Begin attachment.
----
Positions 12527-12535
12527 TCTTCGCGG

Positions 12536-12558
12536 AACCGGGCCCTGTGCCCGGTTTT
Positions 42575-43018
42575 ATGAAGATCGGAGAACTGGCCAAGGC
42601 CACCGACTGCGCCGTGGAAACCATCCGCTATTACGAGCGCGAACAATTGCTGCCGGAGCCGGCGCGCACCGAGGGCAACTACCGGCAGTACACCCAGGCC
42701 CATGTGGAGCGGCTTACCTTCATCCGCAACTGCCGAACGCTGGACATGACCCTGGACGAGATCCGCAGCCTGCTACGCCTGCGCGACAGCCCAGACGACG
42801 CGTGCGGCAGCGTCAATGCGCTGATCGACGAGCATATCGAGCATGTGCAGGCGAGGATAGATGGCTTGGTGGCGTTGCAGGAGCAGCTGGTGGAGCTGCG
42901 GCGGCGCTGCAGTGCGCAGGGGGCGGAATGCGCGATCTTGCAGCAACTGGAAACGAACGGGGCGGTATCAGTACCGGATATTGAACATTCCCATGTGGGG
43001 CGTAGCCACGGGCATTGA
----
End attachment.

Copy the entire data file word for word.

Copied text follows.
Positions 12527-12535
12527 TCTTCGCGG

Positions 12536-12558
12536 AACCGGGCCCTGTGCCCGGTTTT
Positions 42575-43018
42575 ATGAAGATCGGAGAACTGGCCAAGGC
42601 CACCGACTGCGCCGTGGAAACCATCCGCTATTACGAGCGCGAACAATTGCTGCCGGAGCCGGCGCGCACCGAGGGCAACTACCGGCAGTACACCCAGGCC
42701 CATGTGGAGCGGCTTACCTTCATCCGCAACTGCCGAACGCTGGACATGACCCTGGACGAGATCCGCAGCCTGCTACGCCTGCGCGACAGCCCAGACGACG
42801 CGTGCGGCAGCGTCAATGCGCTGATCGACGAGCATATCGAGCATGTGCAGGCGAGGATAGATGGCTTGGTGGCGTTGCAGGAGCAGCTGGTGGAGCTGCG
42901 GCGGCGCTGCAGTGCGCAGGGGGCGGAATGCGCGATCTTGCAGCAACTGGAAACGAACGGGGCGGTATCAGTACCGGATATTGAACATTCCCATGTGGGG
43001 CGTAGCCACGGGCATTGA